>> providing it to the application.
>>
>>>
>>> If the application is driving this storage, it would require that the
>>> application know of and have access to all the domains that might be
>>> storing the key.
>>>
>> The applications would all know that mynetwork.com has the master key,
>> etc.
>>
>>> It would also have to either understand the CDM key logic perfectly in
>>> order to pass the right keys at the right time OR collect all available key
>>> information and pass all of it to the CDM at createSession time. Neither of
>>> those seems feasible.
>>>
>> I assume all sites in the network would use a common algorithm. Example:
>> 1) provide the network key 2) provide the content license.
>>
>>>
>>> If the CDM is driving the storage, it would need an explicit mechanism
>>> for storing and retrieving information via the application. This was
>>> proposed before (see
>>> https://www.w3.org/Bugs/Public/show_bug.cgi?id=21869#c13) and I would
>>> accept this as a fall-back position. Although as I pointed out in that
>>> comment, this seems to be optimizing UA developers time over web
>>> application developers time, which seems like a bad trade-off to me.
>>>
>>
>> As this discussion demonstrates, there are many possible use cases, and
>> we can't possibly figure them all out and bake them into the spec,
>> browsers, and CDMs. Even if we did bake them in, this would prevent
>> applications from changing behavior later. Since CDMs will vary,
>> application-based solutions are likely to be more interoperable as well.
>>
>> Speaking of interoperability, this use case seems less likely to be
>> interoperable than other use cases. It might be better to focus on
>> alternative solutions for the performance concern that would work across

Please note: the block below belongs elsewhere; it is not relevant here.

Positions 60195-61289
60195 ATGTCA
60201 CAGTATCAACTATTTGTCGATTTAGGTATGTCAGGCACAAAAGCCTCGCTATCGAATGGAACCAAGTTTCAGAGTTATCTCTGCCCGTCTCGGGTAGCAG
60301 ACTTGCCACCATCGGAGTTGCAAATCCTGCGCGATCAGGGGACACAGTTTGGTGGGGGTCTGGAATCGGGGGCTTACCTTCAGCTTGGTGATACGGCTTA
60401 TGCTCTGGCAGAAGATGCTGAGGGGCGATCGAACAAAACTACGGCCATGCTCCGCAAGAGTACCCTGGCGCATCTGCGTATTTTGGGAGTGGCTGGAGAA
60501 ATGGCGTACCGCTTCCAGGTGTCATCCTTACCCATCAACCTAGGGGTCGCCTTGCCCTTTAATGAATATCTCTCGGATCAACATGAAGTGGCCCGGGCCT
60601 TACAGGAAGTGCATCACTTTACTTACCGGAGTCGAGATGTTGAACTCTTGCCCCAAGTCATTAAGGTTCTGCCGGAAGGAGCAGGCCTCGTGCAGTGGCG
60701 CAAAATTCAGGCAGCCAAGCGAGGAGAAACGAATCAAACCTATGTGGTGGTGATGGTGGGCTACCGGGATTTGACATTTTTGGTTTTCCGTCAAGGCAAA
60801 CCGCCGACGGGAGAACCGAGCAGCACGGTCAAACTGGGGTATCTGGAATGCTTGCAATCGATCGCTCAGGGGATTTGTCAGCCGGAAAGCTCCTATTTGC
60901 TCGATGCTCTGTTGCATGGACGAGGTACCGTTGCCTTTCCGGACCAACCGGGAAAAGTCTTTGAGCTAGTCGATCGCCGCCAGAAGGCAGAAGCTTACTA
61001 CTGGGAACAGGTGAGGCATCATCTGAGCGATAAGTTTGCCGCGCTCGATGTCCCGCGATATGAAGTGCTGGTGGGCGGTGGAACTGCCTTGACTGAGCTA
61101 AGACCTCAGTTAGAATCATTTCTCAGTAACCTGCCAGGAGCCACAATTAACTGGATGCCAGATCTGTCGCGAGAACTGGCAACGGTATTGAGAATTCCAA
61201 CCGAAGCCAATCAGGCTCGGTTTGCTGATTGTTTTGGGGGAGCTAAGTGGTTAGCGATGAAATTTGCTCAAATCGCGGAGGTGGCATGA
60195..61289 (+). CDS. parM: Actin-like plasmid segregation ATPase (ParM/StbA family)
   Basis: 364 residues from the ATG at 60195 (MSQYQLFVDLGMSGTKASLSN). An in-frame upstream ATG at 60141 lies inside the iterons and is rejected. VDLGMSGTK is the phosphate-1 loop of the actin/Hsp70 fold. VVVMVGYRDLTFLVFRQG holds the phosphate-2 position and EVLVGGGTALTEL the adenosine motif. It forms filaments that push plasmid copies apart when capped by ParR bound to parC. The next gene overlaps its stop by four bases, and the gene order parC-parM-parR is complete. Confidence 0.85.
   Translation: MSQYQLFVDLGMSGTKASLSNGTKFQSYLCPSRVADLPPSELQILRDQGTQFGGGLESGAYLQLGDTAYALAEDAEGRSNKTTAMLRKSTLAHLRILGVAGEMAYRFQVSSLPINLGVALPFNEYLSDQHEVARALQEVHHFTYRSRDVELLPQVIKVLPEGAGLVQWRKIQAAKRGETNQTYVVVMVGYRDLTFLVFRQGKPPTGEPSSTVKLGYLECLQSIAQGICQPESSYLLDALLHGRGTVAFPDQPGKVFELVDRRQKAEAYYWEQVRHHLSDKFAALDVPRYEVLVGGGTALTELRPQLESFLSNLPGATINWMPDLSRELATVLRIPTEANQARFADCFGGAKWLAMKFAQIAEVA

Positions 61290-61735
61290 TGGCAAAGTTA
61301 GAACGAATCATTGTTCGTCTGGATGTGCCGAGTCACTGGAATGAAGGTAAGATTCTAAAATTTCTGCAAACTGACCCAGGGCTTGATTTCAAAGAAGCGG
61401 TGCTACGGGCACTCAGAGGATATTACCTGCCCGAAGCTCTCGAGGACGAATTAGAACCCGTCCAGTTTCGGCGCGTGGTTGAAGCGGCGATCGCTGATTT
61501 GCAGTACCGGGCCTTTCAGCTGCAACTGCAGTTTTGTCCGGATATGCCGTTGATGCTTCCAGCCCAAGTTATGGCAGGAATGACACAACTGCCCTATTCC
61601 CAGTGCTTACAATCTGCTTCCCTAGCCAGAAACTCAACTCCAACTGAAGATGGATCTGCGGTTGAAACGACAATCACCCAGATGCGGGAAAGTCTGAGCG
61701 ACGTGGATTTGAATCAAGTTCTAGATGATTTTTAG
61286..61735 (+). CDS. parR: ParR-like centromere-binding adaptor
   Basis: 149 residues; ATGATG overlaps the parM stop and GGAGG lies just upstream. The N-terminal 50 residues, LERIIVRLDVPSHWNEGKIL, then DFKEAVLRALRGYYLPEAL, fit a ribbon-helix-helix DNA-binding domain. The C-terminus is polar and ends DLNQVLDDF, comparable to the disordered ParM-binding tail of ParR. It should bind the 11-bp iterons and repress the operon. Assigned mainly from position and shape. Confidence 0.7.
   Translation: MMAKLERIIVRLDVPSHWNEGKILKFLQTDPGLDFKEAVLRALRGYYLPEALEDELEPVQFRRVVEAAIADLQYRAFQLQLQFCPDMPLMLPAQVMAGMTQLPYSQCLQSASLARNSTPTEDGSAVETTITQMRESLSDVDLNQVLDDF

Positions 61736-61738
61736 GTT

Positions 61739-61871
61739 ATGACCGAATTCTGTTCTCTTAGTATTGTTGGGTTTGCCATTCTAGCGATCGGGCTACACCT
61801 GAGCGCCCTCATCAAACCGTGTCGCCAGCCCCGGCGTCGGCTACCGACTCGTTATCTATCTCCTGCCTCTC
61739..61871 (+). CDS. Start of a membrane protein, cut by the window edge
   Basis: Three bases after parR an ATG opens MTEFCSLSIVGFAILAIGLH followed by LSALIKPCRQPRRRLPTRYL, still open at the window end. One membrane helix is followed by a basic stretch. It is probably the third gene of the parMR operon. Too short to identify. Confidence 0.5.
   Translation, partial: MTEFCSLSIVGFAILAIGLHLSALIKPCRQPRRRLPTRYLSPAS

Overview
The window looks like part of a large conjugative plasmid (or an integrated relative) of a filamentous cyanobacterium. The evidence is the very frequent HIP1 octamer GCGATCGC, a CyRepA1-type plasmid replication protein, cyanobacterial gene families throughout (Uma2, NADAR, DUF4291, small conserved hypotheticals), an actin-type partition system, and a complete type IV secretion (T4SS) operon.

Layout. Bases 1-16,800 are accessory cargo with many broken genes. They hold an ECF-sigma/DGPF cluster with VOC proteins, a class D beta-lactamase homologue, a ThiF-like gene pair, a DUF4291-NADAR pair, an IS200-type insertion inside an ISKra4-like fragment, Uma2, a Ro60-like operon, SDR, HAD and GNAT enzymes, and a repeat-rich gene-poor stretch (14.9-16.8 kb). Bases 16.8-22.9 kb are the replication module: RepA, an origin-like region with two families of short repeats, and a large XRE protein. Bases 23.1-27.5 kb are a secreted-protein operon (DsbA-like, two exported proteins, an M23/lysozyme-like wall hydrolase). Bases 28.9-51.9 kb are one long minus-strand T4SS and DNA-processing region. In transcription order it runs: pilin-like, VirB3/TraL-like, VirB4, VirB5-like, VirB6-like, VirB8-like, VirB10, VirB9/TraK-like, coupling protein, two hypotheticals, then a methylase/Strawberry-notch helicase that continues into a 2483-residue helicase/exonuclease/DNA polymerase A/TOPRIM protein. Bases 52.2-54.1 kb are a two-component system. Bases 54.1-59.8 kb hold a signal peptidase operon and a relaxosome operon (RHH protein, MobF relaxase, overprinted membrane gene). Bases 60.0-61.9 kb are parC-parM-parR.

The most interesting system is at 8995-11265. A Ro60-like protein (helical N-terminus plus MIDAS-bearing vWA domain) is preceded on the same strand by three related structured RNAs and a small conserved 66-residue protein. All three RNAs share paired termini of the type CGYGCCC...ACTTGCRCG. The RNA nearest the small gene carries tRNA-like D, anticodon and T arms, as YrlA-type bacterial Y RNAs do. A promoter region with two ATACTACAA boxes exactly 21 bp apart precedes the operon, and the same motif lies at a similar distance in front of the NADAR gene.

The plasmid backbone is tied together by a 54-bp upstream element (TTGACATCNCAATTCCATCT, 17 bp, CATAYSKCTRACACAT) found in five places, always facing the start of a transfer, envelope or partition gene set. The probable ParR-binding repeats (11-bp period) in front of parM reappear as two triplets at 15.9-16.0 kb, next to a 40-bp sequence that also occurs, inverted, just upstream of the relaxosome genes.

>> UAs and key systems.
>>
>>>
>>>
>>> On Tue, Oct 29, 2013 at 12:57 AM, Joe Steele <steele@adobe.com> wrote:
>>>
>>>> *...*
>>>> I propose that the browser uses CORS Access-Control-Allow-Origin headers
>>>> for the sites to determine the trust relationships between them.
>>>>
>>> Would the UA be able to check the CORS headers given that EME APIs don't
>>> make any of the related network requests? I'm not familiar with how such
>>> information is tracked/retained in browsers.
>>>
>>>
>>> I have not looked to see how the browsers I have access to track this
>>> information. But in order for them to be CORS-compliant, I believe they
>>> must be able to track the CORS headers associated with a domain. That is
>>> how I read the spec anyway. I would be happy to be corrected by someone
>>> expert in CORS compliance.
>>>
>>>
>>>
>>>> The browser can then provide a list of active session ids for sites
>>>> trusting the current site with the *needkey* message when encountering
>>>> encrypted content.
>>>>
>>> The needkey event is triggered by the UA without any interaction with
>>> the CDM, but session information and any key system-specific capabilities
>>> are handled by the CDM. needkey also needs to be fired quickly without
>>> reading data off disk, loading the CDM, etc. Such a change would
>>> significantly complicate (and abuse the purpose of) the needkey event.
>>>
>>>
>>> The UA must already maintain a list of active sessions associated with
>>> each application (per section 4.2).
>>>
>> I think the text you are referencing has been removed. EME now only
>> worries about CORS when it comes to needkey, which may be the result of
>> media data from a different domain.
>>
>>> Each application has a domain and the UA must already maintain some
>>> knowledge about the list of CORS headers for a domain. So the mapping of
>>> CORS headers to active sessions should be possible to construct as the
>>> sessions are created, without any additional information.
>>>
>>> I made the passing of active session IDs explicit to be more open about
>>> what is going on. However I think it would be fine for this information to
>>> be silently added (from the point of view of the application) to the
>>> *createSession* call that the CDM sees. But it would still need to be
>>> added to section 4.2 as part of creating the MediaKeySession object.
>>>
>>>
>>> ...
>>>> This has a few implications:
>>>> * The CDM must be creating the session ID if it wants to support this
>>>>
>>> I believe it is very likely that the CDM will create the session ID in
>>> most implementations.
>>>
>>>> * The browser must keep track of session IDs in relation to CORS trust
>>>> relationships
>>>>
>>> This is a lot of complexity to add to browsers for a single use case.
>>> This is also complicated by CDMs creating and owning session IDs.
>>>
>>>> * The *needkey *message needs another parameter - a list of session
>>>> IDs which may be empty
>>>>
>>> See above.
>>>
>>>> * The *createSession* method needs another parameter - a list of
>>>> session IDs which may be empty
>>>>
>>>
>>>
>>
>
>
Received on Thursday, 14 November 2013 01:38:34 UTC